September 2016
Volume 57, Issue 12
Open Access
ARVO Annual Meeting Abstract  |   September 2016
Gait parameters associated with fall risk in glaucoma patients
Author Affiliations & Notes
  • Aleksandra Mihailovic
    Ophthalmology, Johns Hopkins University/Wilmer Eye Institute, Baltimore, Maryland, United States
  • David S Friedman
    Ophthalmology, Johns Hopkins University/Wilmer Eye Institute, Baltimore, Maryland, United States
  • Sheila K West
    Ophthalmology, Johns Hopkins University/Wilmer Eye Institute, Baltimore, Maryland, United States
  • Pradeep Y Ramulu
    Ophthalmology, Johns Hopkins University/Wilmer Eye Institute, Baltimore, Maryland, United States
  • Footnotes
    Commercial Relationships   Aleksandra Mihailovic, None; David Friedman, None; Sheila West, None; Pradeep Ramulu, None
  • Footnotes
    Support  NIH R01 EY022976-01, Research to prevent blindness
Investigative Ophthalmology & Visual Science September 2016, Vol.57, No Pagination Specified. doi:
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      Aleksandra Mihailovic, David S Friedman, Sheila K West, Pradeep Y Ramulu; Gait parameters associated with fall risk in glaucoma patients. Invest. Ophthalmol. Vis. Sci. 201657(12):.

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      © ARVO (1962-2015); The Authors (2016-present)

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Abstract

Purpose : Falls are the leading cause of accidental mortality in individuals over age 60, and visual field (VF) loss in glaucoma is strongly associated with falls and gait variability. Here, we examine which gait parameters are associated with falls in a glaucoma cohort, and whether severity of VF loss modifies this relationship.

Methods : The GAITRite Electronic Walkway (CIR Systems Inc) was used to characterize participants’ gait. Pointwise sensitivity data measured using Humphrey 24-2 VF testing was integrated to mean sensitivity in the integrated VF (IVF). Fall data were collected prospectively over 6-22 months via a falls diary and analyzed as a rate of falls per steps taken adjusting for IVF sensitivity, comorbidities, number of medications, age, race and gender. Average daily steps were inferred from a one-week accelerometer trial.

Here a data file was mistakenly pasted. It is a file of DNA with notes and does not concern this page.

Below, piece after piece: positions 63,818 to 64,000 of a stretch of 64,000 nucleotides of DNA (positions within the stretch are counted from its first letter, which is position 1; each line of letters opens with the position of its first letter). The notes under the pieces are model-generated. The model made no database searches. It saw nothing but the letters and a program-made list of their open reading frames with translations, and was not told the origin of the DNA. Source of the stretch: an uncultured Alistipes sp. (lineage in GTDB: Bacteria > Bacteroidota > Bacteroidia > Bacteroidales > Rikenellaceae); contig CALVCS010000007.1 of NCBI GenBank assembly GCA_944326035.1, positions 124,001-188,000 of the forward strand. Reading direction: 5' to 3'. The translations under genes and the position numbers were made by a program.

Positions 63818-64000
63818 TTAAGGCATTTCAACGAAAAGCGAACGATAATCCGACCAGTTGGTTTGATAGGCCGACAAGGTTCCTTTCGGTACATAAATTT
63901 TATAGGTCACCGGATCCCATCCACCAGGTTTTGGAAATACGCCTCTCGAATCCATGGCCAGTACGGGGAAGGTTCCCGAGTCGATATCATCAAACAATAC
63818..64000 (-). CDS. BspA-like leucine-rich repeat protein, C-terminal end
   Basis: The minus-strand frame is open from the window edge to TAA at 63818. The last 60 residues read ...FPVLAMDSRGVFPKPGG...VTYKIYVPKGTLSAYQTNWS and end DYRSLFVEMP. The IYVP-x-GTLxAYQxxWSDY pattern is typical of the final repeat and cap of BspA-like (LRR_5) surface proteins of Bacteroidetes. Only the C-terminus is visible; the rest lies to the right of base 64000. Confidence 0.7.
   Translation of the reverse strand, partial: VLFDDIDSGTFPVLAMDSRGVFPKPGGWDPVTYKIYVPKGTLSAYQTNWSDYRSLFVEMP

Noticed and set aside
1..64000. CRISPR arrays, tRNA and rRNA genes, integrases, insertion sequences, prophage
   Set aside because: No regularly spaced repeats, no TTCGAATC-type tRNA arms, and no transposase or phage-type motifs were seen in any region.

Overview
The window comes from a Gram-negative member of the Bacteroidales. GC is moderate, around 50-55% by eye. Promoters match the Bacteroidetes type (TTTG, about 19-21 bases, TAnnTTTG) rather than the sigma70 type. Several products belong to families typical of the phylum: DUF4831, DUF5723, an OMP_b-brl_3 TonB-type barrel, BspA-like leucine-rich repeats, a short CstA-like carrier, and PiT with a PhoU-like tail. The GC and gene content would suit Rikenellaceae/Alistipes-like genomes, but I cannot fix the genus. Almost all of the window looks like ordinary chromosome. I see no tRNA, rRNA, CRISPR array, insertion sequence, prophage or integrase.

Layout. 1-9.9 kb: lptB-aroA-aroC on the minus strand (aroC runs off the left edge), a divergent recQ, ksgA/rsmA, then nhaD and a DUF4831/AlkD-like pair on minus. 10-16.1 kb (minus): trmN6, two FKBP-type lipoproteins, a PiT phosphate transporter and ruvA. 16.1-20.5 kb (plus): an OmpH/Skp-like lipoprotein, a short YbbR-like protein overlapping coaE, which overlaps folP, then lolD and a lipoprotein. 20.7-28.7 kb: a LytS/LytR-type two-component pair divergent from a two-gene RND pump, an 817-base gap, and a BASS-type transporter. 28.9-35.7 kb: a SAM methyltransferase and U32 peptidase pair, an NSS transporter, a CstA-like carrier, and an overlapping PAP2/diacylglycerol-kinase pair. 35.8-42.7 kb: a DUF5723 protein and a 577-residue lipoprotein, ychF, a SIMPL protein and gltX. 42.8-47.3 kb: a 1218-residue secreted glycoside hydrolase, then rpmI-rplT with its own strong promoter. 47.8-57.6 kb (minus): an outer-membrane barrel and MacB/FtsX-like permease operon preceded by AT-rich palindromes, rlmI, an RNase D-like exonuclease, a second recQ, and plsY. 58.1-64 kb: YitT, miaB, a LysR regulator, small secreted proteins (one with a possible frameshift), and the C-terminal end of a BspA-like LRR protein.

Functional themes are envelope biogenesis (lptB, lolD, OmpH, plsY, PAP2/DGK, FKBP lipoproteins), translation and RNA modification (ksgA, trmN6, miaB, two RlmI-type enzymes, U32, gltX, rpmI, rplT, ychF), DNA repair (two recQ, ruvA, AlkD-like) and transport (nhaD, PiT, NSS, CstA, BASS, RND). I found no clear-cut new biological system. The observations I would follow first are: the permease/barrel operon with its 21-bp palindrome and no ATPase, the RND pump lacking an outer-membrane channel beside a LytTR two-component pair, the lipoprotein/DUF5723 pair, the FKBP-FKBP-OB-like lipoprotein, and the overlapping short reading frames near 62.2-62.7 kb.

Results : The 246 study participants had a mean age of 70.6 years (SD=7.6) and a mean IVF sensitivity of 26.1 dB (IQR=25.1 to 29.7 dB, range=1.7 to 33.9 dB). Higher fall rates were associated with a broader base of support (mean value=10.2 cm, 15% higher risk per cm, p=0.007), step length difference between the two feet (mean value=2.2cm, 22% higher risk per cm difference, p<0.001), smaller step length (mean value=56.1cm, 7% higher risk per cm shorter, p=0.003), and shorter single foot support time (mean value=37.2%, 17.5% higher risk per 1% of gait cycle time, p=0.004). Higher fall rates were also associated with increased variability in stride velocity (mean value=7.1%, 10% higher per 1% increase in variability, p=0.001) and stance time (mean value=5.2%, 8% higher per 1 % increase in variability, p=0.022). Significant interactions (p<0.05) were observed between IVF sensitivity and step length difference between feet, variability in stride velocity, and variability in stance time, with each parameter noted to pose a higher fall risk in persons with more advanced VF loss.

Conclusions : Numerous gait parameters are associated with a higher risk of falling in glaucoma patients. Given that nearly all falls occur while walking, the identified parameters may serve as markers to identify individuals who are at a greater risk for falls and help develop targeted gait interventions to prevent falls in glaucoma patients.

This is an abstract that was submitted for the 2016 ARVO Annual Meeting, held in Seattle, Wash., May 1-5, 2016.

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